2012 Volume 226 Issue 3 Pages 171-175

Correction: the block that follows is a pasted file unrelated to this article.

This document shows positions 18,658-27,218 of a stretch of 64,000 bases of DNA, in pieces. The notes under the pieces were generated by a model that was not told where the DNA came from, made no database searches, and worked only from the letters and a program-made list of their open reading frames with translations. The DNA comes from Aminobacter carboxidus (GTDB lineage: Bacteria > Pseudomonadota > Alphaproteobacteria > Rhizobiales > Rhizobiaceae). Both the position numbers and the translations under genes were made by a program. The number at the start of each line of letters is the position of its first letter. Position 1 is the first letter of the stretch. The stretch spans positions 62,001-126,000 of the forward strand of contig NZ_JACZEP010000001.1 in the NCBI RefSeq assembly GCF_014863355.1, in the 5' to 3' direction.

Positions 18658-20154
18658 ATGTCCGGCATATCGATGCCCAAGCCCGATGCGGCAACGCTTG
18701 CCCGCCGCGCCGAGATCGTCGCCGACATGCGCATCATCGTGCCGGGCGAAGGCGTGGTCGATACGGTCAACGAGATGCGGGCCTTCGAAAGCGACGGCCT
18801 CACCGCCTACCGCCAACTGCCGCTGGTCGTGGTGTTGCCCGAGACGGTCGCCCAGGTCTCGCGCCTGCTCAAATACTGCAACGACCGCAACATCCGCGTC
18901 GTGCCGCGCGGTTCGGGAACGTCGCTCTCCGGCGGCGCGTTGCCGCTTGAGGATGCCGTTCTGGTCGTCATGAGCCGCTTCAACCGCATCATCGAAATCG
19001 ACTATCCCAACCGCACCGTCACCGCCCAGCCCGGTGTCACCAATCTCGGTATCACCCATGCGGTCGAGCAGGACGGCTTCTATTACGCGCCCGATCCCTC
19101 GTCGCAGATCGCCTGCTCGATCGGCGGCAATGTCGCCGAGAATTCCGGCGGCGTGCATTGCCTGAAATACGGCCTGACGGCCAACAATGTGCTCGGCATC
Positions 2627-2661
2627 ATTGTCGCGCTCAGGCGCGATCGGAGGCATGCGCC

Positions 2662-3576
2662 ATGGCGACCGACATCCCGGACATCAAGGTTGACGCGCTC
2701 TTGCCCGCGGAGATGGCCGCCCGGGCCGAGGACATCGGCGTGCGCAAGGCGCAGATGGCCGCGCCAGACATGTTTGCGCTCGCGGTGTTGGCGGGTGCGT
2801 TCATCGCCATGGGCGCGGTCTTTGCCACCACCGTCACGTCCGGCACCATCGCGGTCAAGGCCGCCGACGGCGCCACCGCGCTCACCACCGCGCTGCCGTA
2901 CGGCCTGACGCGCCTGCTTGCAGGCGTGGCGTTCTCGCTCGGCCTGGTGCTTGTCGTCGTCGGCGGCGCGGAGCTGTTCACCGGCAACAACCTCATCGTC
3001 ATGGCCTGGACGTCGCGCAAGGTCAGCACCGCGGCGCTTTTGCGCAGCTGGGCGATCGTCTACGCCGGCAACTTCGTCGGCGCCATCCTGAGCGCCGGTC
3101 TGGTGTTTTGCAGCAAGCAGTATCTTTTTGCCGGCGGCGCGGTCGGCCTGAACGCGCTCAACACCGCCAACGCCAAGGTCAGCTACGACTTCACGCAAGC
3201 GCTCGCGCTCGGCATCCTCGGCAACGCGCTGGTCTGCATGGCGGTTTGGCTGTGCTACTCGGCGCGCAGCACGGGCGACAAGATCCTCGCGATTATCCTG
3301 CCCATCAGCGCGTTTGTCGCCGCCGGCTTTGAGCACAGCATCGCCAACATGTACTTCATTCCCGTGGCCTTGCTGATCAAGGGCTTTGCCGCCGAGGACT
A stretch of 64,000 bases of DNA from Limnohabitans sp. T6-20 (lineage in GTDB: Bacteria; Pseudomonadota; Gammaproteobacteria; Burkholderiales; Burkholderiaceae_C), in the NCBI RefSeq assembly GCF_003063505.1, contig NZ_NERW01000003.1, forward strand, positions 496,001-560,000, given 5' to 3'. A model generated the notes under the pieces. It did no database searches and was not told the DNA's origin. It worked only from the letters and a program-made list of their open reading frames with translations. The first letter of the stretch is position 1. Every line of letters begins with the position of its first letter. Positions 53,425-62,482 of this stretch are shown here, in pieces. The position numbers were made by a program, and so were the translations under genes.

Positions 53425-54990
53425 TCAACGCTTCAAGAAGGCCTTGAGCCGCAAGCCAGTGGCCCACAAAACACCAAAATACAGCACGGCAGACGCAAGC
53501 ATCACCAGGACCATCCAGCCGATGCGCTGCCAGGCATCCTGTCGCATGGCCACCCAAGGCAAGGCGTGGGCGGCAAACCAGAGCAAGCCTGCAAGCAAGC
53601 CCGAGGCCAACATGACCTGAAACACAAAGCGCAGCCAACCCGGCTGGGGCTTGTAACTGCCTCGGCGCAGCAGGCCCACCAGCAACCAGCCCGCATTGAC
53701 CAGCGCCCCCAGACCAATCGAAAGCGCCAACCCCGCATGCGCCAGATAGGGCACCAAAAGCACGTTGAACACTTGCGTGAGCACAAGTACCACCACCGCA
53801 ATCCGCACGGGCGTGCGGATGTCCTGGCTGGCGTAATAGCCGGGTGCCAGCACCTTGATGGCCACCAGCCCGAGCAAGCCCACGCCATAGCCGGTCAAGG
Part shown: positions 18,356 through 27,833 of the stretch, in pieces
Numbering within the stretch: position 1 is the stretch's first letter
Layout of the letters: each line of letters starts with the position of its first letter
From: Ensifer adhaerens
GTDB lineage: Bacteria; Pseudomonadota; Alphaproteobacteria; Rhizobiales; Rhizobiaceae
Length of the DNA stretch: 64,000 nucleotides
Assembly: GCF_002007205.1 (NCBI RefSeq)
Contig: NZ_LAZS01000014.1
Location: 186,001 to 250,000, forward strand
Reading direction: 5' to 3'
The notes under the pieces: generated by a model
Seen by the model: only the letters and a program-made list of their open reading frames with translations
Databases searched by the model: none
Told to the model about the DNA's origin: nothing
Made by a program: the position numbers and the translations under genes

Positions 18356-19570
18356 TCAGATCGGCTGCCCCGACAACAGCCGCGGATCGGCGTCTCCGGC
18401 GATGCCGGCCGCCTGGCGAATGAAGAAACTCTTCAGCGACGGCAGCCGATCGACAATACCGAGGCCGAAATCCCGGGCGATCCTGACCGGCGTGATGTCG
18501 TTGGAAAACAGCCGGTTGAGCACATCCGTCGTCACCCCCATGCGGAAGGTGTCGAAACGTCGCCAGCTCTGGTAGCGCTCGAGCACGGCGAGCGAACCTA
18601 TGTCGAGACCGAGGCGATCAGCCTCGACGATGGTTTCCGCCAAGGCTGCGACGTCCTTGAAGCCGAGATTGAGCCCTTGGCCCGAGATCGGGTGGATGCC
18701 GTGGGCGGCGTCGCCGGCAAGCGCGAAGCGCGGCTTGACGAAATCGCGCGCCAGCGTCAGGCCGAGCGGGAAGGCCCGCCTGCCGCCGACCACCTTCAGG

The death due to liver diseases accounts for more the 35,000 cases every year in Japan for decades. Among these liver diseases, the Ministry of Health, Labor, and Welfare of Japan has named both fulminant hepatitis and primary biliary cirrhosis (PBC) as intractable liver diseases, since the precise mechanism of these diseases are unclear. Accordingly, there are no effective medical treatments other than liver transplantation toward these diseases. However, still the number of the liver transplantation performed in Japan is small. Thus, we have focused on the pathogenesis of these two intractable conditions. The fulminant hepatitis is a distinct form of acute hepatitis, and hepatitis B virus infection accounts for 20~30% of this lethal condition. Only tiny proportions of patients with acute HBV infection develop fulminant hepatitis (less than 10%). It has been widely believed both viral and host factors contribute for fulminant hepatitis, although still unknown factors are expected to be involved. On the other hand, PBC is a chronic progressive cholestatic liver disease. Clinical features of PBC include female predominance (80 to 90%), the presence of antimitochondrial antibody (up to 95%), and elevated serum levels of immunoglobulin M. Eventually, patients with PBC will develop liver failure due to biliary cirrhosis in spite of medical interventions. Immune-mediated processes are believed to be responsible for the pathogenesis, although the precise mechanism is yet to be determined. In this review article, our endeavors to understand the mechanism of these intractable liver diseases are discussed.